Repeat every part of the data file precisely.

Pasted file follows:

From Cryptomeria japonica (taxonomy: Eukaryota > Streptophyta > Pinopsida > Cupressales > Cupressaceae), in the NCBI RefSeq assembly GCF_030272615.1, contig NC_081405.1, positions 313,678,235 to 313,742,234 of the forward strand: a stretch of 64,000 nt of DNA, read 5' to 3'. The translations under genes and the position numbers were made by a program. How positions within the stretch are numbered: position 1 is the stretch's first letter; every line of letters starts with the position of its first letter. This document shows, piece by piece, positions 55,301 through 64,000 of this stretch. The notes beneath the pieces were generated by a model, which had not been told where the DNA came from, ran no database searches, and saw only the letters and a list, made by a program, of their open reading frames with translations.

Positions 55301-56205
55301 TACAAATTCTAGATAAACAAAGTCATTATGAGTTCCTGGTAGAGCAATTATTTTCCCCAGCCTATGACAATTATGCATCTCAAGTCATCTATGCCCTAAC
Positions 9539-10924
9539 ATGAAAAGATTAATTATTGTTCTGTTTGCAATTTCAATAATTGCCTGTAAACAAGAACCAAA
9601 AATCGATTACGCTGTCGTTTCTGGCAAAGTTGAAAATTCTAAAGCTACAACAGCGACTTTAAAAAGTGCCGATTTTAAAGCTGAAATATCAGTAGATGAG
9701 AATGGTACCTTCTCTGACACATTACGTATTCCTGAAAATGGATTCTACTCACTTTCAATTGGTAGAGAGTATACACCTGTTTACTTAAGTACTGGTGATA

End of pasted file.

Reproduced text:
From Cryptomeria japonica (taxonomy: Eukaryota > Streptophyta > Pinopsida > Cupressales > Cupressaceae), in the NCBI RefSeq assembly GCF_030272615.1, contig NC_081405.1, positions 313,678,235 to 313,742,234 of the forward strand: a stretch of 64,000 nt of DNA, read 5' to 3'. The translations under genes and the position numbers were made by a program. How positions within the stretch are numbered: position 1 is the stretch's first letter; every line of letters starts with the position of its first letter. This document shows, piece by piece, positions 55,301 through 64,000 of this stretch. The notes beneath the pieces were generated by a model, which had not been told where the DNA came from, ran no database searches, and saw only the letters and a list, made by a program, of their open reading frames with translations.

Positions 55301-56205
55301 TACAAATTCTAGATAAACAAAGTCATTATGAGTTCCTGGTAGAGCAATTATTTTCCCCAGCCTATGACAATTATGCATCTCAAGTCATCTATGCCCTAAC
Positions 9539-10924
9539 ATGAAAAGATTAATTATTGTTCTGTTTGCAATTTCAATAATTGCCTGTAAACAAGAACCAAA
9601 AATCGATTACGCTGTCGTTTCTGGCAAAGTTGAAAATTCTAAAGCTACAACAGCGACTTTAAAAAGTGCCGATTTTAAAGCTGAAATATCAGTAGATGAG
9701 AATGGTACCTTCTCTGACACATTACGTATTCCTGAAAATGGATTCTACTCACTTTCAATTGGTAGAGAGTATACACCTGTTTACTTAAGTACTGGTGATA